Britain's special envoy for Cyprus Lord David Hannay was quoted by CyBC yesterday as saying that the EU had stated its position quite clearly regarding the December 12 deadline and therefore a change in the deadline was unlikely. "The date is arranged with EU enlargement in mind," he said. "I don't think there is any possibility of rearranging that date."

    He acknowledged that the EU timetable created some pressures but maintained that a solution was not a pre-condition to accession under the Helsinki rules, insisting that the proposal was not 'take-it-or-leave-it'.

    Meanwhile, Greek Prime Minister Costas Simitis urged Turkey to support the search for a Cyprus peace deal and commit to democratic reforms in order to secure a long-sought invitation to begin talks on EU accession. Reuters reported him speaking at a meeting of social democratic leaders in Warsaw yesterday where he met Deniz Baykal, leader of Turkey's opposition Republican People's Party.

    .

    Copyright Cyprus Mail 2002

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    [06] Prepare for a truly stunning display

    By Stefanos Evripidou

    PACK a warm blanket, steaming thermos and open mind for the stunning storm of shooting stars known as the Leonid meteor shower that will strike our skies early on the morning of November 19.

    According to the Cyprus Astronomical Society (CAS), the Leonid meteor shower occurs around the same time every year as the earth encounters clouds of particles left behind from comet Tempel-Tuttle.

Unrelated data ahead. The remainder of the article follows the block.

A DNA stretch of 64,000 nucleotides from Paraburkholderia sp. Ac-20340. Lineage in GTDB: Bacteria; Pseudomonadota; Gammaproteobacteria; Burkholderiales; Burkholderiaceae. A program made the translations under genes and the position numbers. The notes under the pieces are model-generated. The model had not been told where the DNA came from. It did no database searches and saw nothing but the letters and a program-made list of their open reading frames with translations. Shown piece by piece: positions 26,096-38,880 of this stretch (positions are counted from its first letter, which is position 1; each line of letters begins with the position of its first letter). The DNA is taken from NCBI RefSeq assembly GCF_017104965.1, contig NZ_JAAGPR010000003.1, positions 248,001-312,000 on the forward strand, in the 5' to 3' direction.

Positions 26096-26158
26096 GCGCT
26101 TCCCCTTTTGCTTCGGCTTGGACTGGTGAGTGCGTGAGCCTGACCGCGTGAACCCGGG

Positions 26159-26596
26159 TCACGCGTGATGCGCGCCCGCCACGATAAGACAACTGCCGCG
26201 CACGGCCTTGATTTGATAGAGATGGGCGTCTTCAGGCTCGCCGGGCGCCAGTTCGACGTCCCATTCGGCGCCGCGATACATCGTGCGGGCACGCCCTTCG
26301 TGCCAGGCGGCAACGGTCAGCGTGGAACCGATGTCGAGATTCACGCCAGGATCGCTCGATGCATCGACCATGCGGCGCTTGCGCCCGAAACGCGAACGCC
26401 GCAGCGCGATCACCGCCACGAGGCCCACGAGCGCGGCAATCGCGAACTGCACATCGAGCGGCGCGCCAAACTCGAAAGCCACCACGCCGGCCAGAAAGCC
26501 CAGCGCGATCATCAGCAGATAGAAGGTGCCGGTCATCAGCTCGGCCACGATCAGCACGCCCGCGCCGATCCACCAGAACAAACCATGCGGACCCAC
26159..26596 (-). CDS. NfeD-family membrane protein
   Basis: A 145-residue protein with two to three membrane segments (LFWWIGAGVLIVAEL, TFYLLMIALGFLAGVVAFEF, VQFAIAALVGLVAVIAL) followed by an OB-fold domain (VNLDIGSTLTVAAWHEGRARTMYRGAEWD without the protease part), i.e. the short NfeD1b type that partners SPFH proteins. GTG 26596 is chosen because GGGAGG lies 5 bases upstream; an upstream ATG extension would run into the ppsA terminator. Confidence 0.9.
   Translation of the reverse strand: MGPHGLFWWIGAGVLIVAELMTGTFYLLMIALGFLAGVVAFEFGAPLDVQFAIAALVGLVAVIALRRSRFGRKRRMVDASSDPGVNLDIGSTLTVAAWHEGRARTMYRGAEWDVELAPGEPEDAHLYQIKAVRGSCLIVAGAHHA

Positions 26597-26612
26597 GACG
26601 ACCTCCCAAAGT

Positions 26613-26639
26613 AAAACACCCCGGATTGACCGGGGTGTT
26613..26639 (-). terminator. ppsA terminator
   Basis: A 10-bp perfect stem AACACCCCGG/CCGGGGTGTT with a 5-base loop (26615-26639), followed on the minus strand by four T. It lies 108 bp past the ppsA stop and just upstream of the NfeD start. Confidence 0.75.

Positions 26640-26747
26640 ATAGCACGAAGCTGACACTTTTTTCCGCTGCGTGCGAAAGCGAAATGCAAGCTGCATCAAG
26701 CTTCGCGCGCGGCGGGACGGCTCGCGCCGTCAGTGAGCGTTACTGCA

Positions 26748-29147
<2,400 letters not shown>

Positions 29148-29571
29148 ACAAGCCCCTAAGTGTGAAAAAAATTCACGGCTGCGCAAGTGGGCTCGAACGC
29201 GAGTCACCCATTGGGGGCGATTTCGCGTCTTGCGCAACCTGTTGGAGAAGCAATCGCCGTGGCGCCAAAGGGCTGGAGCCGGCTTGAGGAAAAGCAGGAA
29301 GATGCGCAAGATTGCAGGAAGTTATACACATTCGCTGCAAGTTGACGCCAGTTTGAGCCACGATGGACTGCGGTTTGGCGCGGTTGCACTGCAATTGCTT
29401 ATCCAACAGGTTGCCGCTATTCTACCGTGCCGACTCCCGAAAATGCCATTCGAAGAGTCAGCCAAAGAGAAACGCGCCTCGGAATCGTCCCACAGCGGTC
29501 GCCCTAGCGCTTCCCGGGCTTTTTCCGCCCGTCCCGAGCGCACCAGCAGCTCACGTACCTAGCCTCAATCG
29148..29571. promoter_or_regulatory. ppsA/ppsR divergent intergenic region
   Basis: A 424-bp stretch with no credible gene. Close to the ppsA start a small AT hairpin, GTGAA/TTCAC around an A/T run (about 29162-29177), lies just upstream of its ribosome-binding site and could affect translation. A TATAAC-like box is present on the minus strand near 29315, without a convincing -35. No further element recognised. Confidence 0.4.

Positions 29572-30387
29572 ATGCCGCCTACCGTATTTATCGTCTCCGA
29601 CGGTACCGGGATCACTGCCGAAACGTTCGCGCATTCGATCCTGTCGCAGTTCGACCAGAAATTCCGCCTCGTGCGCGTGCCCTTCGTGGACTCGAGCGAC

These tiny pieces of matter, equivalent to grains of sand, heat up and illuminate from the friction created as they plunge into our atmosphere at 70 kilometres per second. They are called the Leonids because they appear to radiate out of the constellation Leo.

    The brief streaks of light that remain after the meteor has vanished from the sky is basically a trail of glowing dust left from the meteor called the train. The Leonids are known for their fast bright meteors and number of trains. The Tempel-Tuttle comet orbits the sun every 33 years, leaving debris on a slightly different path each time round. The debris the earth encounters is normally spread out, allowing for 10 or so 'shooting stars' per hour.

    The comet last passed the sun in 1998, leaving a much higher concentration of material in the debris fields than normal years.

    CAS warns that this year might be the last chance to see a Leonid meteor shower for almost a century as scientists predict a poor showing of the comet's next two orbits. Of course, those that will have the unimpaired ability to crank their neck, open their eyes and focus in 2098 are in for a special treat as the earth crosses hairs with the comet's debris stream once again, promising a spectacular show.

    But rather than take the chance, people are given the more immediate option of witnessing two meteor showers, both expected early in the morning on November 19. Unfortunately, only the one will be visible in Cyprus. This is the one where the earth passes close to the path created by the comet in 1766!

    Scientists forecast the frequency of shooting stars to be around 1,000 per hour but the CAS believes this number to be pessimistic and expects a meteor storm with over 3,500 per hour.

    The exact time of the storm is estimated at 6am on November 19 but star spotters are advised to begin observations no earlier than 5am. The brightness of the moon's light, a day away from full form, will reduce visibility. The CAS recommends all early risers to leave the city lights for somewhere dark and cloudless where they can look towards the East- Southeast sky.